South Africa has been through so much as a country that we sometimes don’t realise when we are faced with a major tragedy or something about which we should be outraged.
We have been smacked so hard by bad news we have somehow become immune to much that is wrong in our society.
We accept without questioning when people refer to cities in South Africa - either Johannesburg or Cape Town - as the murder capital of the world, and we do not flinch when we learn that there are more babies born with foetal alcohol syndrome in South Africa than anywhere else.
In the past week, for instance, we have had at least two incidents which, in a normal society, would have seen repercussions for senior people.
The one incident was the explosion on Monday at the Denel facility at Macassar where eight people were killed. There seems to be no rush to find out what was behind this explosion and who should take responsibility.
The people who died deserve to be more than statistics. They deserve to be remembered as people who sacrificed their lives in an incident that could have been avoided.
The same can be said for the fire at the Bank of Lisbon building, in the Johannesburg central business district, which houses a provincial government department.
Three firefighters died in the blaze which started on Wednesday at a building the government knew was only 21% compliant in terms of safety regulations. Buildings are supposed to be at least 85% compliant.
In both cases, there should be a thorough investigation and heads should roll. In my experience of interacting with government officials over the years, I have seen that officials lower down are often prepared to take risks because they have seen people much higher up do the same.
If top officials can get away with doing illegal things and taking short cuts, what’s to stop people lower down the pecking order following suit?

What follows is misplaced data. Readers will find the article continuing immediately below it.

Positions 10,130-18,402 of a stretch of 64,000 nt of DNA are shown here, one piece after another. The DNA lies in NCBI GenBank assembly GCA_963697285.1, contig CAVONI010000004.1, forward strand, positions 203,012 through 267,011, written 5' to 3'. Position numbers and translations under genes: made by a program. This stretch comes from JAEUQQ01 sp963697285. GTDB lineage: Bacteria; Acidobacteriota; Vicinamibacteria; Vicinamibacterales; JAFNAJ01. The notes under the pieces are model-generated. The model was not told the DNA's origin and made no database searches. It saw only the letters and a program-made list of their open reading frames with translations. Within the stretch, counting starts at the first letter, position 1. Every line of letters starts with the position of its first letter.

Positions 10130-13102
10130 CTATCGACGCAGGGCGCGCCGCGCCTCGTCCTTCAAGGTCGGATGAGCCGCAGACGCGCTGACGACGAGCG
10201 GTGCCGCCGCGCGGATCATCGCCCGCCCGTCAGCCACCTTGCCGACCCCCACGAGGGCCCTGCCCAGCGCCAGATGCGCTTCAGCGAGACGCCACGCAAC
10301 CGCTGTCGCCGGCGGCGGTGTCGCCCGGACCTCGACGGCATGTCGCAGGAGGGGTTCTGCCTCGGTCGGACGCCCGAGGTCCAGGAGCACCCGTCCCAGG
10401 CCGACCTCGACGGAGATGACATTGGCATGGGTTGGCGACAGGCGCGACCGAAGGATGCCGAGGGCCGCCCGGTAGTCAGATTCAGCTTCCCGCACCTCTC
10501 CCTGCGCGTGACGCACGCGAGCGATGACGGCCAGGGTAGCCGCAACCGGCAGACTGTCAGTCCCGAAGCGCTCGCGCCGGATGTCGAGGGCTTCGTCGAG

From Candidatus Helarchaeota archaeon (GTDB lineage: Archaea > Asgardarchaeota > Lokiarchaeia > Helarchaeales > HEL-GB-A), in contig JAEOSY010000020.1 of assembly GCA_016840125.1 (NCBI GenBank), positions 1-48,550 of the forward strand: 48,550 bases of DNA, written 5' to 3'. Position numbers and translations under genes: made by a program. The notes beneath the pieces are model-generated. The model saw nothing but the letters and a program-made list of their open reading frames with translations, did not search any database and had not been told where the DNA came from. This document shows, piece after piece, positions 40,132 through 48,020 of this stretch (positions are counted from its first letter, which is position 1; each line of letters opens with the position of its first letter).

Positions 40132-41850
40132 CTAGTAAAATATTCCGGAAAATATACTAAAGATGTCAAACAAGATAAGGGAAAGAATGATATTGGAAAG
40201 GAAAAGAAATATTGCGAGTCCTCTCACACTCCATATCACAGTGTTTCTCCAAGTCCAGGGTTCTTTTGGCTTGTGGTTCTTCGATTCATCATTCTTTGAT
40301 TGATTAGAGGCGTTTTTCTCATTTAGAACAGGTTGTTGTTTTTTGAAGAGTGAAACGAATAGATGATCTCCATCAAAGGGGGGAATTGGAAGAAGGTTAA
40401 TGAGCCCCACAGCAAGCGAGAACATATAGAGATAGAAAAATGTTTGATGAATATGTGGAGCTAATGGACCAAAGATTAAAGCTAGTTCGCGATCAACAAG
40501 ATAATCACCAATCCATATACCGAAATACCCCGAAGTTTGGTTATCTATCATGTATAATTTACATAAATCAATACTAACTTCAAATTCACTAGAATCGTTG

One of the areas where no one seems to want to take responsibility - and to which our response as a nation has been remarkably muted - is the technical economic recession we find ourselves in.
Some cynics say poor people are not affected by recessions, but, inevitably, poor people are the ones who suffer when the government and big business make stupid decisions.
The amazing thing about the recession is that it has taken everyone in the government by surprise. The response has been to call for a stimulus package to revive the economy.
The government has a plan to revive the economy - and they have had it for five years already.
It is called the National Development Plan, but because of politics, no one is really paying any attention to it. If we implement half of the proposals in the NDP, South Africa would be a significantly better place to live in.
Now is the time for business to put their money where their mouth is and show how much they are committed to making a success of South Africa.
Business are always putting pressure on government to make conditions more conducive for business, but the government’s responsibility is much broader. It has to make our society better for everyone who lives here.
South Africans need to learn how to become outraged, not only at politicians, but also when things happen that would be unacceptable in most other societies.
(First published as a Thinking Allowed column in the Weekend Argus on Saturday 8 September 2018)